Review Roundup: A series of well-placed jokes and good directing makes Thor: Ragnarok pretty good
Thor: Ragnarok is set to release in two weeks, on November 2nd, but even though there's plenty of time before release, the reviews are already up. So far, the movie is doing fairly well as far as reviews go.
Out of 47 reviews on Rotten Tomatoes, the movies is sitting at 46 of the 47 being positive and an overall 98% fresh rating!
Most reviews tend to agree on a couple of things, the movie is just a series of jokes. The jokes are actually well-placed and fun, so it's not a bad thing, but it does minimize the importance of things. The Hulk is great, Thor is fine, Cate Blanchett is great, and CGI is silly at times.
Below you can see spoiler free excerpts from reviews:
"Thor: Ragnarok is a goofy, kitschy- but- fun romp and the most purely entertaining of the three Thor movies, marked by its distinctive designs, ‘80s synth score, and assemblage of spirited characters. It’s carried by the excellent chemistry between Thor, Hulk, and Valkyrie, who give humanity to a visual effects-heavy spectacle that finally makes good on Thor’s title of God of Thunder. But it’s also a film fragmented by its clear preference for its B storyline (Sakaar) over its A storyline (Asgard). Thor: Ragnarok’s desire to go for the gag also hurts the movie in a few key serious moments that deserved to pack more punch than they did."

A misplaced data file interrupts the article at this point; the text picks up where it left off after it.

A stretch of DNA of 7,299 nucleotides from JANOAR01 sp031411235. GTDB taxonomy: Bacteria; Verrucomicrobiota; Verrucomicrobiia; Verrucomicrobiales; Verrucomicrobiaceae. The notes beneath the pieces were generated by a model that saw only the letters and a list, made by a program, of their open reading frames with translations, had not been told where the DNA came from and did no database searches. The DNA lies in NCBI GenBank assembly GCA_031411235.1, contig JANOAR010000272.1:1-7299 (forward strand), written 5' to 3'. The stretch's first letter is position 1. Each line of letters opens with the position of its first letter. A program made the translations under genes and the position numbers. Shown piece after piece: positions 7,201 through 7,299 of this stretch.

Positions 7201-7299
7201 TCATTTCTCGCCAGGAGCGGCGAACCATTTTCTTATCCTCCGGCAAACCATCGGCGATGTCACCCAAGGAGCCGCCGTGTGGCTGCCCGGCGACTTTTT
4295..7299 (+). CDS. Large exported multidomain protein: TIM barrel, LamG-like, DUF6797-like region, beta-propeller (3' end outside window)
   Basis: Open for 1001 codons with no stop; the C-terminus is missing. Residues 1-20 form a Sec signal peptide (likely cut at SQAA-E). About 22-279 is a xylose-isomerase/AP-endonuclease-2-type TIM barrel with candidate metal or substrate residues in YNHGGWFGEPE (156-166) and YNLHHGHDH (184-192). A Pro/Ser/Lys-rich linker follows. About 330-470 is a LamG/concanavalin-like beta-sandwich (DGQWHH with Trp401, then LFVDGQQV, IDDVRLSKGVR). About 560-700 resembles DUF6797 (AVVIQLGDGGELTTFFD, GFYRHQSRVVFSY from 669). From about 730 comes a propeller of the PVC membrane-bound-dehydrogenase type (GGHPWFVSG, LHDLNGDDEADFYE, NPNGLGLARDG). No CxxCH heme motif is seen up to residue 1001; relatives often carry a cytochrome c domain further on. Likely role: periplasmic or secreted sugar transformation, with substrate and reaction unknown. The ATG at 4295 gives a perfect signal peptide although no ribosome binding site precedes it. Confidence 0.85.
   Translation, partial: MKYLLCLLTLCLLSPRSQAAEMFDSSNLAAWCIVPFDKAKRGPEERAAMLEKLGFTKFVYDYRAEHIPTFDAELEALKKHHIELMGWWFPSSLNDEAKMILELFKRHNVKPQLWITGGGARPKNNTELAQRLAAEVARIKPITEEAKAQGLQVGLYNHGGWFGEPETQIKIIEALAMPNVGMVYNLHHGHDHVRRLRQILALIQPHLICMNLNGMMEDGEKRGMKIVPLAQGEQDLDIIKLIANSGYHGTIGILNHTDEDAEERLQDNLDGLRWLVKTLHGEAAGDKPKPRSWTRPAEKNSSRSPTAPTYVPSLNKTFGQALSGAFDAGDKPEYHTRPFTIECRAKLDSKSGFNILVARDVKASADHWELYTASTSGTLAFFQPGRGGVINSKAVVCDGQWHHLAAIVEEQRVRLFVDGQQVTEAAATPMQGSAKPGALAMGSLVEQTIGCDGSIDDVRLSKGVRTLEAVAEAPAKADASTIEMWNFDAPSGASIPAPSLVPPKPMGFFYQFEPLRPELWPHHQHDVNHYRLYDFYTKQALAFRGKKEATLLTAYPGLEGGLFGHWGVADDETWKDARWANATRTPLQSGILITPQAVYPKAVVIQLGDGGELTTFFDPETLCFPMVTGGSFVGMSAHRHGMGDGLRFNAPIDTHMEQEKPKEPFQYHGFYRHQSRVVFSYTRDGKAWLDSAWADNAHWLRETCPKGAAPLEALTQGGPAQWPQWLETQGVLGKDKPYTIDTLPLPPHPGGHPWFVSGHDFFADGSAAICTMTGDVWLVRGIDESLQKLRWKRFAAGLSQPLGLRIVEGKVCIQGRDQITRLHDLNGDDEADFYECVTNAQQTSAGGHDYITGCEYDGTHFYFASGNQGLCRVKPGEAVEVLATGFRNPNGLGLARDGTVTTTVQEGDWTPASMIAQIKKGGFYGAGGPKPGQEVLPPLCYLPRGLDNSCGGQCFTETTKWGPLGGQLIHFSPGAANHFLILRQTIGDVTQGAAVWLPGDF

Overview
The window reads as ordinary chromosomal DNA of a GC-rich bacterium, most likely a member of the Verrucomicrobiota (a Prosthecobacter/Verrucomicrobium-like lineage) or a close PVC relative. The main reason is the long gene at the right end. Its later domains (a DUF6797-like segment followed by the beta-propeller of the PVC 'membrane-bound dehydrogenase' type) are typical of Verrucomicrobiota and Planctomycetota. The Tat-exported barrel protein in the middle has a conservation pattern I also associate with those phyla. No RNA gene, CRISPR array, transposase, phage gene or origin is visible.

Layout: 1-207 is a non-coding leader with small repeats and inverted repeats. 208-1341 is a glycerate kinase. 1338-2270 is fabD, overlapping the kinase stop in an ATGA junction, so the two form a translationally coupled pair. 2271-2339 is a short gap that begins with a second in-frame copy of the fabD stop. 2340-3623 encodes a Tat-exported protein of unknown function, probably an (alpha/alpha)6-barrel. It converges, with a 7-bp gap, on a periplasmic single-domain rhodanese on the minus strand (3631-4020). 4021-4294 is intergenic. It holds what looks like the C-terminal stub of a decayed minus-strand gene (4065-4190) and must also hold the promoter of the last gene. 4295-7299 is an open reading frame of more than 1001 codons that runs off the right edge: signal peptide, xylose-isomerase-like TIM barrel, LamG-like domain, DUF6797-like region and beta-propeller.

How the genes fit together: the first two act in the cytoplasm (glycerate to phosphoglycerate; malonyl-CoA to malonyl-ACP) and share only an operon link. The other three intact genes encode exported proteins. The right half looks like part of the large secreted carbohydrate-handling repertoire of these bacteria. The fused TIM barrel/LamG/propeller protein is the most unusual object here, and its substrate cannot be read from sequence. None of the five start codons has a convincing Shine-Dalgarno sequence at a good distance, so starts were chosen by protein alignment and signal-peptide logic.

"There’s a lot more to the bloated story, but honestly, none of it is very interesting. In fact, it’s endless. You don’t care what’s happening or what’s going to happen next. We’re just led from place to place for a hash of foggy reasons that no one will ever remember 10 minutes after leaving the theater. But that’s not really the point of this movie. Ragnarok is basically a Joke Delivery System — and on that score, it works. The movie is fun. So to recap: Taika Waititi was mostly the right director for the job. Chris Hemsworth is hilarious. Tessa Thompson is going to be a star. And while Ragnarok’s story is an aimless mess, you won’t stop laughing. In other words, it’s a… B"
"That said, it is most certainly still a Marvel movie. There are massive battles, world-ending stakes, and massive computer-generated creatures. They’re arguably some of the weakest parts of the movie, but not because Waititi [film director] can’t deliver on the spectacle. He does so incredibly well, injecting real visual flair into the proceedings as he toys with a budget and sense of scale he’s never had access to as a filmmaker. But when the film shifts gears into traditional Marvel mode, it prompts a twinge of regret, because no fight sequence can live up to the eccentricity that runs through the rest of the film...